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Education and income gaps widening between Israel's different Jewish groups, says report

Third generation of Mizrahi Jews worse off than their parents, with discrimination still rife
Israeli students take part in their high school exams inside a shelter in the central Israeli village of Tzafria, 20 May 2021 (AFP)

The gap in academic performance and education level has widened between Israel’s Ashkenazi and Mizrahi Jewish communities, according to a new study.

Ashkenazi refers to Jews from European countries and North America who migrated to British occupied Palestine and later to Israel; while Mizrahis are the Jews who settled in Israel from Arab and Muslim countries in the 1950s and 60s, mainly Iraq, Yemen and Morocco. 

The study, reported by Haaretz on Friday, revealed that in terms of financial and educational achievement, third-generation Mizrahis have done worse than their parents' generation.

The study shatters a common belief that the living standards of Mizrahis - who suffered widespread racism and abuse when they reached Israel after 1948 - have been improving.

The report said Mizrahi grandparents' country of origin was still important in deciding on their life outcomes.

The study gathered data from Israel’s National Insurance Institute, the income tax department, and the population registry of approximately 1.3 million people between the ages of 25 and 43 years old, as well as data from Israel’s higher education institutions.

Ashkenazi Jews and those of mixed descent continued to top the chart in terms of income, followed by Mizrahi men, and at the bottom of the ladder were Mizrahi women.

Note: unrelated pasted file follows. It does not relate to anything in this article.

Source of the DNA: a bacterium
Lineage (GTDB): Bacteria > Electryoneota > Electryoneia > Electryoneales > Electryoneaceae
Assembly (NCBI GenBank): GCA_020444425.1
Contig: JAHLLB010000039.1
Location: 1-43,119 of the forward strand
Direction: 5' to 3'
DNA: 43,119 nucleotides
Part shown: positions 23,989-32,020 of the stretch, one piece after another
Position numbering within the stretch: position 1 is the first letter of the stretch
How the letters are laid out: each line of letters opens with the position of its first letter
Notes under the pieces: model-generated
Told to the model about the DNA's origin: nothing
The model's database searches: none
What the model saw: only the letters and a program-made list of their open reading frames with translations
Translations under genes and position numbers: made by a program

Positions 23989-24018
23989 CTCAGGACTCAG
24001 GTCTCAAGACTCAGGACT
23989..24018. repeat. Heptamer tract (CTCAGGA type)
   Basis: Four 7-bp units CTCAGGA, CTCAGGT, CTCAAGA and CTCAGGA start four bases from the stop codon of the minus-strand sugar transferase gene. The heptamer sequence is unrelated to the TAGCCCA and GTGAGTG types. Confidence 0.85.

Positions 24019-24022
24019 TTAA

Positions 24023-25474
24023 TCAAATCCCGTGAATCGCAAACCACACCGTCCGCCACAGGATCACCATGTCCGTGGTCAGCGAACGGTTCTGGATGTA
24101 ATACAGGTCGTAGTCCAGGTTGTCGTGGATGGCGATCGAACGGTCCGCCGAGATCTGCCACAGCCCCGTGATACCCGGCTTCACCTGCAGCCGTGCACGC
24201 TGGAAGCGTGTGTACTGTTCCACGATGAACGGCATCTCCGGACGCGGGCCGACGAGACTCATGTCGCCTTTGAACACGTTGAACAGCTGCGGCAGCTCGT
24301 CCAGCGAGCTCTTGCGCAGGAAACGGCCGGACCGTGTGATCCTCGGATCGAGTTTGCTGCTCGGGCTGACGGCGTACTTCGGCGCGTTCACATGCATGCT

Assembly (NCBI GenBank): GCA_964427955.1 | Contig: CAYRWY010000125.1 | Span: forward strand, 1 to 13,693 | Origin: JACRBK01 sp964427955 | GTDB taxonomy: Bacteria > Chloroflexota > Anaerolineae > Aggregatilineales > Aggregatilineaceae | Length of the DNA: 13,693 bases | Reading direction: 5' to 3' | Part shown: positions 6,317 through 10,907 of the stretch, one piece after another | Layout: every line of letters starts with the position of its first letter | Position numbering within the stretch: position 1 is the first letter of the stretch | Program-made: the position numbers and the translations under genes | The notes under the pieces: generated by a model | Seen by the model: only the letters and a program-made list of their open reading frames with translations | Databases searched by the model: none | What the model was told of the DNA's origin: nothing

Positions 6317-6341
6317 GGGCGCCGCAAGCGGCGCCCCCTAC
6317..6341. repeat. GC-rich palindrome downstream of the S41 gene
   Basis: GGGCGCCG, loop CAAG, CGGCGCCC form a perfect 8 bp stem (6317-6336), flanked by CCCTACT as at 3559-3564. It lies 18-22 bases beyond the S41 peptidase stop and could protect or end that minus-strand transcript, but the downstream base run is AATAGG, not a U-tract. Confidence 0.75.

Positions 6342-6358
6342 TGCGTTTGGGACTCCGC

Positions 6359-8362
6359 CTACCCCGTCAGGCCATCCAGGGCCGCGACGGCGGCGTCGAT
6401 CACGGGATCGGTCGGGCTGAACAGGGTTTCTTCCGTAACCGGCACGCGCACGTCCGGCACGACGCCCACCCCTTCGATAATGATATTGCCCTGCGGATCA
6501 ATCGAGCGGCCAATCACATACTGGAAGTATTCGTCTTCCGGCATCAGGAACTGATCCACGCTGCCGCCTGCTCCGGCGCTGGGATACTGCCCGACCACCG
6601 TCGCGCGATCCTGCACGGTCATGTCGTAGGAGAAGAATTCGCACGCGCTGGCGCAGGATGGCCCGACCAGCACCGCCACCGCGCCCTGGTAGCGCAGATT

Among second-generation immigrants, 56 percent of Ashkenazi women had an academic degree, compared with 41 percent of Mizrahi women. That 15 percent gap rose to 17.6 percent among third-generation Ashkenazi and Mizrahi women.

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The same applied for Ashkenazi and Mizrahi men, but the gap in education was even higher. The percentage of Mizrahi men acquiring an academic degree was almost the same in the second and third generation, 27.4 percent in the second and 27.2 percent in the third.

On the other hand, the percentage of Ashkenazi men getting into higher education increased from 43 to 46.3 percent in the second and third generation, respectively.

The study concluded that in general, women are more educated than men in Israel, regardless of their ethnic background.

It also found a wide gap in ethnic representations of students in acclaimed universities of the country, such as the Hebrew University of Jerusalem, Tel Aviv University, The Weizmann Institute of Science and the Israel Institute of Technology (the Technion). In these institutions, only 10 percent of male students were from a Mizrahi background while 20 percent of men were Ashkenzis. While in other colleges the numbers were 40 and 60 percent, respectively.

In terms of income, Mizrahi Jews had a slightly higher income at the age of 25 than their Ashkenazi peers, due to less years spent in education and an early entry into the job market. But this advantage ceased around the age of 30, when Ashkenazis started to record higher income than Mizrahis, which reached a 20 percent gap at the age of 43.

The gap in income between Ashkenazis and Mizrahis was adamant in both second and third generations. 

According to Yossi Dahan of the Academic Center for Law and Business in Tel Aviv, the study’s findings "document strong trends of inequality, indicating a link between economic means, and in part also origins, and educational achievement," he told Haaretz.